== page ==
Source: Closing the gap? Trends in educational attainment and disadvantage (August 2017), Education Policy Institute
An evaluation of the Challenge the Gap (CtG) programme for the Education Endowment Foundation found no evidence that the programme increased average achievement for either primary or secondary pupils overall.
Challenge the Gap is a two-year school improvement programme that aims to help schools improve the achievement of their disadvantaged pupils through a professional development programme for staff. The evaluation conducted by The University of Manchester, involved 21,041 pupils from 104 schools (64 primary schools and 39 secondary schools). Around 24% of pupils in the primary schools and 16% in the secondary schools were eligible for free school meals. The evaluation assessed the impact on all participating schools using 2015 Key Stage 2 or Key Stage 4 results. CtG schools were compared to schools with a similar socio-demographic profile.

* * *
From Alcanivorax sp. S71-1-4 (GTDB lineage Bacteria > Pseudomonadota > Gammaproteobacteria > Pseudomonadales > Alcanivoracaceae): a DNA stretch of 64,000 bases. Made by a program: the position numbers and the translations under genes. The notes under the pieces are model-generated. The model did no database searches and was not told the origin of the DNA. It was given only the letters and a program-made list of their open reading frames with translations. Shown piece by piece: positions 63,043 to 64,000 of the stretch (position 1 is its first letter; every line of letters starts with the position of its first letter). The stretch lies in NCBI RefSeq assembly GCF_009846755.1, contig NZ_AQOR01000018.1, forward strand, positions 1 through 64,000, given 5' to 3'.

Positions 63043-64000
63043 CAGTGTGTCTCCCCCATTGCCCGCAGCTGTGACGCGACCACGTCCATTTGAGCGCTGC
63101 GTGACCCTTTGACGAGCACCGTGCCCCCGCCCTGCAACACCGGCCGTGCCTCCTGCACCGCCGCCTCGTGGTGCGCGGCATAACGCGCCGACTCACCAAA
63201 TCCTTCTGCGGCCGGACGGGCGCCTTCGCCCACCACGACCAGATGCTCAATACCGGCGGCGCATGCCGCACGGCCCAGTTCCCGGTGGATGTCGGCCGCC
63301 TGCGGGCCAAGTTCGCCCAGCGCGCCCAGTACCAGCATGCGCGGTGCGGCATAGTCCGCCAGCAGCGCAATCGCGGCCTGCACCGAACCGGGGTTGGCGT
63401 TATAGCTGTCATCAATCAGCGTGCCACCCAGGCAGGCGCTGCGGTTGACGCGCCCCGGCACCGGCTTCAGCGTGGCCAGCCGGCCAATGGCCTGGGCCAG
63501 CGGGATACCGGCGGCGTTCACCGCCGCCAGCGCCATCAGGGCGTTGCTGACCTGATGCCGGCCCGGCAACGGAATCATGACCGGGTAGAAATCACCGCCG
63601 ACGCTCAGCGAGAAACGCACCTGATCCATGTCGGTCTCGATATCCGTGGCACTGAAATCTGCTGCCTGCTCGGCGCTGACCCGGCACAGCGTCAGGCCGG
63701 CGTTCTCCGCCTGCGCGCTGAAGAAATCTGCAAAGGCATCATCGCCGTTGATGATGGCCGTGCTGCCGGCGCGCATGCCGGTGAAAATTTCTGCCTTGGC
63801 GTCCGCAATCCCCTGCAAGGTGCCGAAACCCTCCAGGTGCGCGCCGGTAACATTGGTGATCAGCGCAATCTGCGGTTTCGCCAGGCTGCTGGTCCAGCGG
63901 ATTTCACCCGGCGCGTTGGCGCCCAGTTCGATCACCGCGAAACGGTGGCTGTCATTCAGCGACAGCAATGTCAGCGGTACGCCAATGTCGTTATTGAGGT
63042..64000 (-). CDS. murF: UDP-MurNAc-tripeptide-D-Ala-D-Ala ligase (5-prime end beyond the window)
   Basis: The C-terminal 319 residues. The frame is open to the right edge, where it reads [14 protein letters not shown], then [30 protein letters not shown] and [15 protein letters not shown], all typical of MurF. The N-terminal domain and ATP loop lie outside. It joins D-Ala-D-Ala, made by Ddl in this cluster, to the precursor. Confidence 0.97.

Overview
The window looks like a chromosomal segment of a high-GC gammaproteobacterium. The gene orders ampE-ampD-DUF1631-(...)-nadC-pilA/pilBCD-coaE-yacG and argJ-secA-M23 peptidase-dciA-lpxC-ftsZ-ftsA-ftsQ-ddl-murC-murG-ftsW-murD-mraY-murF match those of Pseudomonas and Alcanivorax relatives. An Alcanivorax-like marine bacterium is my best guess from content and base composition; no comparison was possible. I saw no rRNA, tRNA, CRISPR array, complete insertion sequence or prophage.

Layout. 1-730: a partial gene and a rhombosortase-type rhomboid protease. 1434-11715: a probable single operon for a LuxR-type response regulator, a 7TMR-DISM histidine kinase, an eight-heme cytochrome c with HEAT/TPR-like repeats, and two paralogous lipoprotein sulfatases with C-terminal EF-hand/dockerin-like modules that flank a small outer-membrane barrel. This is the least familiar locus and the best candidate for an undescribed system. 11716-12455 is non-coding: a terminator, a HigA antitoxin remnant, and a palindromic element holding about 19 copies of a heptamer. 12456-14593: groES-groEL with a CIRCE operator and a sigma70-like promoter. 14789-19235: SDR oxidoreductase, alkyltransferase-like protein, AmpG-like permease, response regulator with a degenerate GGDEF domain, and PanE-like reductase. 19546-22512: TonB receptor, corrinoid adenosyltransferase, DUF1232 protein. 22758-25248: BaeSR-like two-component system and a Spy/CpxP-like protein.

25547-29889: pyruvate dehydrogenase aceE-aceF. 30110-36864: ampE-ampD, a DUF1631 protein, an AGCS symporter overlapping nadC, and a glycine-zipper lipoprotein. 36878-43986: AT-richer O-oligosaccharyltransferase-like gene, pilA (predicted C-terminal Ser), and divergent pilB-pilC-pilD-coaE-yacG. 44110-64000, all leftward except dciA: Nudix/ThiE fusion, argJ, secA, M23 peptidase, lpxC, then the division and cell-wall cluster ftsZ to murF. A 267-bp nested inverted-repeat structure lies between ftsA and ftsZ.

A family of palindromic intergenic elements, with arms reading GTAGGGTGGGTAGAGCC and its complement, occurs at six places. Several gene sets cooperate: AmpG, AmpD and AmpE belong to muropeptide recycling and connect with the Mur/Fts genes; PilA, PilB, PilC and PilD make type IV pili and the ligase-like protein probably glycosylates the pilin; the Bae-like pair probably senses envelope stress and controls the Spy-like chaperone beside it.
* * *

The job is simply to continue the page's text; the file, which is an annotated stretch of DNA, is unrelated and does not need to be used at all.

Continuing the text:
No evidence was found that CtG increased the average achievement for either primary or secondary school pupils, overall. For children eligible for free school meals (FSM), those in CtG primary schools made two months’ additional progress (average effect size = +0.10) compared to similar children in non-CtG schools. In CtG secondary schools, FSM-eligible pupils made two months’ less progress compared to similar pupils in non-CtG secondary schools (average effect size = -0.10). The smaller number of FSM-eligible pupils in the trial means that these results are less secure than the overall findings.
Source: Challenge the Gap: Evaluation report and executive summary (July 2017), Education Endowment Foundation